Tuesday, March 29, 2011

Israeli Parliament passes law allowing for revocation of citizenship for treason; radical leftists hysterically portray it as "undemocratic"

The Israeli Parliament has just passed a law allowing judges to deny citizenship privileges to someone convicted of espionage or violence on behalf of an enemy state.  If this sounds familiar, it should: dozens of other democracies around the world have similar statutes including the United States, France and that bastion of civic rights, the United Kingdom, where John Amery was executed in 1945 for making propaganda broadcasts for Nazi Germany and where disloyalty to the state still carries a potential penalty of life imprisonment.

Only in Israel of course is such a bill, passed by an overwhelming majority of 37 to 11, ludicrously
decried as "undemocratic" and "discriminatory" by the radical left and Arabs who support the dismantling of the state.
Israel's Association for Civil Rights issued a statement in protest saying that "in a democracy you don't deny citizenship" and that the measure sends a "humiliating and discriminatory message that citizenship for Israeli Arabs is not automatic."[...]
"This is another law intended to wage demographic war against us," Hanna Sweid, of the Democratic Movement for Change [now defunct, ed.], said, referring to those Israeli ultra-nationalists who have voiced fears of Jews being outnumbered by Arabs in the future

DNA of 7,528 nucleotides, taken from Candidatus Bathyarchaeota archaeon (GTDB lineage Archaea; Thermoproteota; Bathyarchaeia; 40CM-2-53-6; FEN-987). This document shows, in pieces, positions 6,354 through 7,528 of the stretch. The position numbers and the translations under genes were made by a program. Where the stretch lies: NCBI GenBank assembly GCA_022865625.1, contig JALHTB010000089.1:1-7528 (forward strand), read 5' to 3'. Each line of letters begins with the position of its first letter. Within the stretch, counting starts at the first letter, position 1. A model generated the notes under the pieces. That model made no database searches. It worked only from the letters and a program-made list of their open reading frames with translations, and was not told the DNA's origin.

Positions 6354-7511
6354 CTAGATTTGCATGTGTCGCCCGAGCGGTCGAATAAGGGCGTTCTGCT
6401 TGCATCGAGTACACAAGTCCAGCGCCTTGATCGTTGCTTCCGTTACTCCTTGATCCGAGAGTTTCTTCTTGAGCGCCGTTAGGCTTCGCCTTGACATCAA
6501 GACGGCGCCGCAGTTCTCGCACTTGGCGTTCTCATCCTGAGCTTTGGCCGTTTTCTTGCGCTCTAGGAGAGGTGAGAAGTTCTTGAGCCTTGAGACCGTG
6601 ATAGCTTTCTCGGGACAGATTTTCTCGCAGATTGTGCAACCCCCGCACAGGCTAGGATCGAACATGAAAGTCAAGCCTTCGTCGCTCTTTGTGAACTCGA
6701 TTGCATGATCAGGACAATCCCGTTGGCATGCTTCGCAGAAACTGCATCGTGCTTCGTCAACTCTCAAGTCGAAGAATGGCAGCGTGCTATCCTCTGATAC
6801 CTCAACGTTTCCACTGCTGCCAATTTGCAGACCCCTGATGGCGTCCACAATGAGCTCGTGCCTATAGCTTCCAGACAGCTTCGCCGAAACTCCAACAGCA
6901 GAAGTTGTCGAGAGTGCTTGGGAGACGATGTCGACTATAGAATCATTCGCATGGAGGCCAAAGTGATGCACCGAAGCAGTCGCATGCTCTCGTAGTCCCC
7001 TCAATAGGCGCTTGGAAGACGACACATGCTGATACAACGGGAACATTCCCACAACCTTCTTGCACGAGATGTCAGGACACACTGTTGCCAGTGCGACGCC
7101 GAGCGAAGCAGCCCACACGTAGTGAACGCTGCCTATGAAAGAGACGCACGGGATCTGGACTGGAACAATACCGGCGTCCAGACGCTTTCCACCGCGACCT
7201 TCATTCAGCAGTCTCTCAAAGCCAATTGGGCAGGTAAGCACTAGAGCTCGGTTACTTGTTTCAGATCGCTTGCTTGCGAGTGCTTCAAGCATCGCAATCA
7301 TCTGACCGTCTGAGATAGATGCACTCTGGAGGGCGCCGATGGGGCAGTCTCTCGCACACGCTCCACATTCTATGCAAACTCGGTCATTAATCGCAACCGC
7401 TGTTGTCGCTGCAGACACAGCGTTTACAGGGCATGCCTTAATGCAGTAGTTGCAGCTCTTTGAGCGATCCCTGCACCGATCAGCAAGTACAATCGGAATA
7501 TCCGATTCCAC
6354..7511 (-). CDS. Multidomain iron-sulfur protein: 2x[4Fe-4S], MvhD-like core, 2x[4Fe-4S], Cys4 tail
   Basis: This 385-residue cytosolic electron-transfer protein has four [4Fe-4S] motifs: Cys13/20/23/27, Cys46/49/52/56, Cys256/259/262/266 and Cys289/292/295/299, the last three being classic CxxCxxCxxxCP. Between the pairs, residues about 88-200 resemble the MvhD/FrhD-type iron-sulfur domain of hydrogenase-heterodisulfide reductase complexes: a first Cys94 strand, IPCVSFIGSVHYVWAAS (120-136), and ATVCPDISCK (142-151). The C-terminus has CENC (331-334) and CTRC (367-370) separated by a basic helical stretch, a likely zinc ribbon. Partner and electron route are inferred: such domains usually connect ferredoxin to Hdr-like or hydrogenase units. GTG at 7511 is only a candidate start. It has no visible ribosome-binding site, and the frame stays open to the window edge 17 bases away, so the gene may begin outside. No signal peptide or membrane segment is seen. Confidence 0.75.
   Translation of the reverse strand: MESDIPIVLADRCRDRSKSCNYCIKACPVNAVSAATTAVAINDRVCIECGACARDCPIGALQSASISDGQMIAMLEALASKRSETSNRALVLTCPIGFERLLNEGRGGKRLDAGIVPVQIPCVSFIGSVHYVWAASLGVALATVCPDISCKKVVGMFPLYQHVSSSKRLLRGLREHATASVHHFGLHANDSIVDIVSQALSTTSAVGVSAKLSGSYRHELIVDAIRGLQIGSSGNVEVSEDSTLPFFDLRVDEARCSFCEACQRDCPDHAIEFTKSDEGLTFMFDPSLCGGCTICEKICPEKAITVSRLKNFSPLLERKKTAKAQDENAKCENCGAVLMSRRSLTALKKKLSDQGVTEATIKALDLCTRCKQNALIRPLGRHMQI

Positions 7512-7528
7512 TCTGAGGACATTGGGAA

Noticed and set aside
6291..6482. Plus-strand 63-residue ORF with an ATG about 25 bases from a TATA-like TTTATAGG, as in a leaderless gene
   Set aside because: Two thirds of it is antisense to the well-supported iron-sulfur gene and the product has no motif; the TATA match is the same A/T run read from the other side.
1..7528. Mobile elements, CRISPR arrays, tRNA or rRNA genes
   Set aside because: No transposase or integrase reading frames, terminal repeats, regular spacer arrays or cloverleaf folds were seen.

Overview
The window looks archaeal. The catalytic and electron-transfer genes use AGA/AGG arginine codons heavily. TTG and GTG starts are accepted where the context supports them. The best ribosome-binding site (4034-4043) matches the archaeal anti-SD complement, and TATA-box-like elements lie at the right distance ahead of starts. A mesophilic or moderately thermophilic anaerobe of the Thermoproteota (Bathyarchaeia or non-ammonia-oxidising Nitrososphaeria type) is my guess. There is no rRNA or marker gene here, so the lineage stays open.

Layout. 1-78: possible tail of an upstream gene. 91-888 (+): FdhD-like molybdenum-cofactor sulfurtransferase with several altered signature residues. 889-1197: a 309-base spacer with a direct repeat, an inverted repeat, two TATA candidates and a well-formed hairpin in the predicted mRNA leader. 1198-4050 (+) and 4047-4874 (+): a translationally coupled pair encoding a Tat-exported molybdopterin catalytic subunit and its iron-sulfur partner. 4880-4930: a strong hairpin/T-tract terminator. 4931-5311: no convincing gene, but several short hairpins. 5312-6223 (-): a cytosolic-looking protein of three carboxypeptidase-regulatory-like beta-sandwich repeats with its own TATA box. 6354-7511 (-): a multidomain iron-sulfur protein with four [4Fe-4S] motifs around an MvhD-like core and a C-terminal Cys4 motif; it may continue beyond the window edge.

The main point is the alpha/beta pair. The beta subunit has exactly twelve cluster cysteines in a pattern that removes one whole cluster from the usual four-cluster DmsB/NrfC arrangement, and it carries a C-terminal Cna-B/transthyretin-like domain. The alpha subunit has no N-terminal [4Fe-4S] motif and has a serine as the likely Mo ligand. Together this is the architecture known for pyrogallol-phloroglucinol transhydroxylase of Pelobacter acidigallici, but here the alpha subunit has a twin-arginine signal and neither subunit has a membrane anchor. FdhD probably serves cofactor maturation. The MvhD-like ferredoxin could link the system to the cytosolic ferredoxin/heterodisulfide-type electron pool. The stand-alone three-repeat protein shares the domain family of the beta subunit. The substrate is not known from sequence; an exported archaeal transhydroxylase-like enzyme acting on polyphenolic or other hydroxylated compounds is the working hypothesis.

And only at Reuters, where admitted radical leftists like Allyn Fisher-Ilan do the writing, can those who commit high treason be equated with "critics":
Israel has seldom revoked citizenship privileges in the past, and the measure's passage now seemed symbolic of how increasingly Israeli rightists see the nation's Arabs as well as leftist critics as a threat to their embattled country's future.
That same radical leftist then parrots a popular leftist charge against Israeli democracy:
Unlike Palestinians living in territory Israel captured in a 1967 war, Israeli Arabs are fully enfranchised though many complain of discrimination.
Yes, we've heard about that.

Fisher-Ilan demonstrates definitively that it is actually the left which brooks no criticism when she rushes to the aid of J-Street to insulate the group against censure by Israeli "ultra-nationalists":
Also last week, ultra-nationalist lawmaker Danny Danon held a hearing to upbraid the Jewish-American "J-Street," saying the group, which critises [sic] Jewish settlement-building in occupied land, should be shunned as "pro-Palestinian, not pro-Israeli."
As she fails to explain to readers that J-Street is not shunned by Israeli legislators for its criticism of Jewish settlement-building but rather for its ambivalent stance on Israel's right to exist.

As we've noted in the past, the radical left is not known for its critical thinking (nor its integrity).

No comments:

Post a Comment